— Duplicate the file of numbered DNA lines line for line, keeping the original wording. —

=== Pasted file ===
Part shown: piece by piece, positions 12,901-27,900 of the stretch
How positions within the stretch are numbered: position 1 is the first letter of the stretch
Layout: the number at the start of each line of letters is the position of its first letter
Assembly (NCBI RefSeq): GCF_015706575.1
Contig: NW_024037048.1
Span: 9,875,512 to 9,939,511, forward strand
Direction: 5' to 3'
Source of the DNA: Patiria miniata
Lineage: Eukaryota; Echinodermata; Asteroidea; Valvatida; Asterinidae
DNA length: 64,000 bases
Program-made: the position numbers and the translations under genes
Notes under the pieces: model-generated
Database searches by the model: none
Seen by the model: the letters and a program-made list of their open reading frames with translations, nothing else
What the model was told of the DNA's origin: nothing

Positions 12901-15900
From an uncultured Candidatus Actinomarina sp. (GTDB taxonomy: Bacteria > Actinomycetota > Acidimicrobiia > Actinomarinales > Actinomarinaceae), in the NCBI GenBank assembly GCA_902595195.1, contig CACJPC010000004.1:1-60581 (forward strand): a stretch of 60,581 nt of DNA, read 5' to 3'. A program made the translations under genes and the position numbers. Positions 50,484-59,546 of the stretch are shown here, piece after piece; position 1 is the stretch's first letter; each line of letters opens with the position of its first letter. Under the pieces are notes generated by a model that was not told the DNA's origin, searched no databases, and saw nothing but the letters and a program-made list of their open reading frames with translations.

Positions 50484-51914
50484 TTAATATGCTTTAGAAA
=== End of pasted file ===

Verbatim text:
Part shown: piece by piece, positions 12,901-27,900 of the stretch
How positions within the stretch are numbered: position 1 is the first letter of the stretch
Layout: the number at the start of each line of letters is the position of its first letter
Assembly (NCBI RefSeq): GCF_015706575.1
Contig: NW_024037048.1
Span: 9,875,512 to 9,939,511, forward strand
Direction: 5' to 3'
Source of the DNA: Patiria miniata
Lineage: Eukaryota; Echinodermata; Asteroidea; Valvatida; Asterinidae
DNA length: 64,000 bases
Program-made: the position numbers and the translations under genes
Notes under the pieces: model-generated
Database searches by the model: none
Seen by the model: the letters and a program-made list of their open reading frames with translations, nothing else
What the model was told of the DNA's origin: nothing

Positions 12901-15900
From an uncultured Candidatus Actinomarina sp. (GTDB taxonomy: Bacteria > Actinomycetota > Acidimicrobiia > Actinomarinales > Actinomarinaceae), in the NCBI GenBank assembly GCA_902595195.1, contig CACJPC010000004.1:1-60581 (forward strand): a stretch of 60,581 nt of DNA, read 5' to 3'. A program made the translations under genes and the position numbers. Positions 50,484-59,546 of the stretch are shown here, piece after piece; position 1 is the stretch's first letter; each line of letters opens with the position of its first letter. Under the pieces are notes generated by a model that was not told the DNA's origin, searched no databases, and saw nothing but the letters and a program-made list of their open reading frames with translations.

Positions 50484-51914
50484 TTAATATGCTTTAGAAA